Really, this is a play which should have run on a smaller stage and had some of its many rough edges filed off. As it is, the National is wedded to having it on the main stage through the long summer months, and it looks like a bit of an unseasonal turkey.
For those of us who like our drama in the summer outdoors and preferably with a cold glass of prosecco to hand, the Regent’s Park Open Air Theatre in London is worth checking out, Personally, I could live without another Peter Pan, having seen so many performances that I now secretly hope Captain Hook gets him. So I like the more ambitious offering this summer: a mix of high-kicking glorious fun in the Leonard Bernstein classic On The Town, and A Tale of Two Cities. Had Dickens been writing for the Regent’s Park management, it would doubtless have read, “It was the best of weather, it was the worst of weather.”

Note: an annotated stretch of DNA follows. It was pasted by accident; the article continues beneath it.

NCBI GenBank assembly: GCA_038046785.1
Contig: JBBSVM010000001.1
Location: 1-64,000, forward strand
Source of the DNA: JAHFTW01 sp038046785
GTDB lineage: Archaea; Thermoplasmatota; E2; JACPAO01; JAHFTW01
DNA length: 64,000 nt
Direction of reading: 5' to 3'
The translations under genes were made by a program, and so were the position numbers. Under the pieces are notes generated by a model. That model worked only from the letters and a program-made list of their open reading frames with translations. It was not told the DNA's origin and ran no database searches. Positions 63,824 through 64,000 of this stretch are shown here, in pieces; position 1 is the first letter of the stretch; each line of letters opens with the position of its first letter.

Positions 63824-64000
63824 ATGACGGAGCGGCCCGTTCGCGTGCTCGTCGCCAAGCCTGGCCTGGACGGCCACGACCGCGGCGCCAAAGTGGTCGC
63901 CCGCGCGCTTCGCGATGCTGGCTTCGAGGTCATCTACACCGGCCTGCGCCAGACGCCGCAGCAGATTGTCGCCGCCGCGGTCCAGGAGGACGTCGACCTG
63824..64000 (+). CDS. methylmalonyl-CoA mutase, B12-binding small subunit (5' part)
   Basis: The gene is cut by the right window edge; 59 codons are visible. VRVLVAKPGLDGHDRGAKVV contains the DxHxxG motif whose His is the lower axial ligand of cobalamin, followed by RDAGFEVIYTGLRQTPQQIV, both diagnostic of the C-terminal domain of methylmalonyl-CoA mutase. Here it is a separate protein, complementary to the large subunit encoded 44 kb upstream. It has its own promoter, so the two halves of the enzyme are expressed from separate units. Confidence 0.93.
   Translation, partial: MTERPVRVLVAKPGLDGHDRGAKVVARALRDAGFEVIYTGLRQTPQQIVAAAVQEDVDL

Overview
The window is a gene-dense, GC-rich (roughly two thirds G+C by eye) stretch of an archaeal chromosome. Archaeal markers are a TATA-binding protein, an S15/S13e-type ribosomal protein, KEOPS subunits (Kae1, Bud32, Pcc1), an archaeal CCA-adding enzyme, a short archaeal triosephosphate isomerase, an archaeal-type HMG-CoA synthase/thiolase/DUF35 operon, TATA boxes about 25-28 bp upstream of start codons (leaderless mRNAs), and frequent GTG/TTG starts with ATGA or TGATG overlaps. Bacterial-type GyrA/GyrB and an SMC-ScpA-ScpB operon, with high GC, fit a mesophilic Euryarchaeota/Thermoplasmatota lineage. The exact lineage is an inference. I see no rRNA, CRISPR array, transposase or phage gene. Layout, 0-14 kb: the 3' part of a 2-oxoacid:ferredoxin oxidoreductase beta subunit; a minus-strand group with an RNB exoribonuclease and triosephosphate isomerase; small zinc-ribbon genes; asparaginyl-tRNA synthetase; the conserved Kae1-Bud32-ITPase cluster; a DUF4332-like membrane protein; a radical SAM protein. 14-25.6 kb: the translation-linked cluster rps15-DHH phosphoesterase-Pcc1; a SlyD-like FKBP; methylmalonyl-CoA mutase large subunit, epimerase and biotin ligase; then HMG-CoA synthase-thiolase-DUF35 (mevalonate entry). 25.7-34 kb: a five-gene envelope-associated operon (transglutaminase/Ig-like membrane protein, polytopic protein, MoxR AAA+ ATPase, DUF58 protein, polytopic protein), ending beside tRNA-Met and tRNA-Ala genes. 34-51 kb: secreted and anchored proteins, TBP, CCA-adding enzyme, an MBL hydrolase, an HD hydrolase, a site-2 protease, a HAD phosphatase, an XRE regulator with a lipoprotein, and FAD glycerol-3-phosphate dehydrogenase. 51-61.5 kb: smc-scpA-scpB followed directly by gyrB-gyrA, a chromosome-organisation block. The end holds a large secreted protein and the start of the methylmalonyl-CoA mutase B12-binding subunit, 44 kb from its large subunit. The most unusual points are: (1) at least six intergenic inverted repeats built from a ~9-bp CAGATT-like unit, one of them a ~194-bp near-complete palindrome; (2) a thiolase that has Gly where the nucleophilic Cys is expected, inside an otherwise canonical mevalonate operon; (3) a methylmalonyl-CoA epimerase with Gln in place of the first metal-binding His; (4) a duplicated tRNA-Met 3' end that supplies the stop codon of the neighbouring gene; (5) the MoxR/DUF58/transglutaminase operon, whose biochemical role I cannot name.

Three sailors in wartime are on 24-hour leave in New York looking for adventure. Out of a thinly-brewed plot, Drew McOnie’s production of On The Town draws a dance spectacular (most of the dancers are ex-Royal Ballet School, so this is not just the art of glitz and West End chorus lines). It is also a changeable tale of melancholy moments, interspersed with the giddy joy of being young, in love or even lust — and a bit tipsy. The whole thing is a credit to Timothy Sheader’s reimagining of theatre-in-the-park, with ambitious lighting and design. Brutal city blocks and containers make up the set, around which the actors caper and leap in gloriously slinky costumes.